What does all of this have to do with Gold? Well, this considerable market uncertainty has investors accumulating real assets and gold because of its historical positive correlation. In the past, as inflation levels have risen so has the price of gold. We discussed this dynamic in more detail in our February insight. Gold’s positive correlation with inflation has continued to hold in 2022 with gold prices peaking just as investors are seeking protection from high inflation. The following table shows the correlations of various asset classes, including gold, to Consumer Price Index (CPI).
Historical Correlations of Financial Assets with Inflation (1970-2020)
Source: Data supplied by the TIAA Center for Farmland Research
Gold’s Performance in an Investment Portfolio
Gold can play a valuable role in an investment portfolio not only for its inflation hedging capabilities but also for its historical negative correlation with bonds and equities given its safe-haven attributes in times of war and geopolitical turmoil. Some investors argue that gold is unattractive within an investment portfolio because of its volatility and inability to produce an income stream. However, asset allocators and investors might be rethinking portfolio construction as recessionary fears persist and U.S. stock indices continue their volatile fall. The S&P500 is down –11.25% year to date with the NASDAQ and Dow Jones also posting similar losses for the period of -18.05% and -6.14%, respectively. In contrast, gold is up close to 4% year to date and investors are aggressively rethinking their portfolio diversification strategies.
Source: Q1 Market Commentary
There are a variety of alternatives for investors to gain exposure to the gold market. The most obvious is buying gold coins or bullion directly and storing them in a secure vault at a financial institution. Buying gold directly is unlikely to be the best option for many investors due to the high frictional cost of storage and security for the physical asset. Another option would be to invest in the supply chain for gold such as gold miners. Barrick Gold Corporation (GOLD) is the largest gold company in the world. The Toronto-based company mines, processes, and has reserves across five continents. Its stock price is up 7% year over year. A more diversified gold mining play is the VanEck Gold Miners ETF up 20% year over year. For investors seeking less direct gold exposure but still scouting for inflation protection, Horizon Kinetics Inflation Beneficiaries ETF (INFL), offers broad diversification benefits. We wrote about INFL in February when it was added to the Servant Financial portfolio. It currently has $896 million in assets under management with holdings in gold and other mining companies, energy and food infrastructure, and transportation: all sectors that have experienced some of the most positive price movements in the underlying commodities or products and services.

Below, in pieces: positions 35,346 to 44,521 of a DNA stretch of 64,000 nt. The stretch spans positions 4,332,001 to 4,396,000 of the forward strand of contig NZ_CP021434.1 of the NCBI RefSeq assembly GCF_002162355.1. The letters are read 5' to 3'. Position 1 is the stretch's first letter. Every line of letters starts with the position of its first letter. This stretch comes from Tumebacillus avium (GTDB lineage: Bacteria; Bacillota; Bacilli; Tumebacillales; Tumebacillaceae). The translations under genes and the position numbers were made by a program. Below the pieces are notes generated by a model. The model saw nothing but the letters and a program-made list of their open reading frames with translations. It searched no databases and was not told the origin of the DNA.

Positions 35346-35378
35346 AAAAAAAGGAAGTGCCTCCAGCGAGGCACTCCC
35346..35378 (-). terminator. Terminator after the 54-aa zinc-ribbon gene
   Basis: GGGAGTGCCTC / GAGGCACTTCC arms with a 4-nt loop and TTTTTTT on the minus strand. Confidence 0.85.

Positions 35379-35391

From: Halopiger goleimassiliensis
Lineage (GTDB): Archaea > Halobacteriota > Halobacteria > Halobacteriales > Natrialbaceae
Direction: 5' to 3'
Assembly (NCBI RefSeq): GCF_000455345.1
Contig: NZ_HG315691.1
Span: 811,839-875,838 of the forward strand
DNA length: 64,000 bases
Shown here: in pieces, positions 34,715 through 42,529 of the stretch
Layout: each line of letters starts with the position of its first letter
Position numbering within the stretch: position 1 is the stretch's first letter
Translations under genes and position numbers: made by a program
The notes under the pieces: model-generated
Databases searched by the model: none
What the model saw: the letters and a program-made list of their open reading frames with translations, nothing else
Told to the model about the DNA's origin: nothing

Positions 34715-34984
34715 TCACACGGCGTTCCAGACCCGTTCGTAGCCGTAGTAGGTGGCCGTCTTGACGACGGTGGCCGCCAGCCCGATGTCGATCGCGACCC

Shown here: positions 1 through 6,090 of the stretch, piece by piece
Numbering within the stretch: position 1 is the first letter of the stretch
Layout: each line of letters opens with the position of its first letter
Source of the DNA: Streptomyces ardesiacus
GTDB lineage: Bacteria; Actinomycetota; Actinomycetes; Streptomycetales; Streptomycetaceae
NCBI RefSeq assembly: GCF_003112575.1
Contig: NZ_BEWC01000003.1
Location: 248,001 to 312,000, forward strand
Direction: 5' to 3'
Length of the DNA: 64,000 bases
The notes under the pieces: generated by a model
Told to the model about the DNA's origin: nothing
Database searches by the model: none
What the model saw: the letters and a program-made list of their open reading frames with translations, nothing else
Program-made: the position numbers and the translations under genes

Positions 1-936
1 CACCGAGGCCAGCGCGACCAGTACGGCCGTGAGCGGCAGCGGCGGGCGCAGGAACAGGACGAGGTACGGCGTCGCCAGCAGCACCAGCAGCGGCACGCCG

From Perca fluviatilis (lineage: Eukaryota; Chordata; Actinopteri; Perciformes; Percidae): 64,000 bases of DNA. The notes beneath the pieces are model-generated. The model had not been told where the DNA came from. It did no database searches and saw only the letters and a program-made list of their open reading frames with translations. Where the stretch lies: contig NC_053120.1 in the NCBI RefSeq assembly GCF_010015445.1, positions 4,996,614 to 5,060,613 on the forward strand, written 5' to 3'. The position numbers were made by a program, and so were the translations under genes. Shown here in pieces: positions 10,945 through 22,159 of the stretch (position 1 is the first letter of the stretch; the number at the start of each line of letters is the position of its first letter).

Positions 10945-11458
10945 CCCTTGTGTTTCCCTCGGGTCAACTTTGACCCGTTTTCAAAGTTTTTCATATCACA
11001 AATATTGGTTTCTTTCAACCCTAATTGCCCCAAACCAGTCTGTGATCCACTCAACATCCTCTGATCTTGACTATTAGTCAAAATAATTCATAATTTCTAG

Traditional investment theory cites the most prevalent portfolio benchmark is a 60/40 split in an
investment portfolio with 60% equities or stocks and 40% fixed income instruments or bonds. Under this portfolio model, investors would be down -5.6% quarter to date as both U.S. stocks and bonds were hammered by rising inflation. The performance of the traditional 60/40 portfolio compares unfavorably with Servant Financials’ sample moderate risk client. The Servant model portfolio also holds a diversified mix of global equities and bonds but also includes a healthy allocation to precious metals. This inflation-protected model portfolio was down only -0.57% quarter to date. See the accompanying asset allocation chart.
Within this Servant model portfolio, INFL had total returns of 8.8% for the first quarter of 2022, Berkshire Hathaway Class B shares (+17.6%), Farmland Partners Inc shares (+14.6%), and various precious metal investments (GDX +19.0%, Sprott Gold & Silver Trust +8.9% and iShares Silver ETF +7.2%) accounted for the bulk of the favorable performance variance to the traditional 60/40 benchmark.
We will continue to monitor the performance of gold and other inflation hedges and adjust asset allocation as we chart the optimal path to the achievement of your long-term savings and investment goals. If you would like to discuss your financial situation and how to secure that pot of gold at the end of your investment rainbow, please contact us at firstname.lastname@example.org.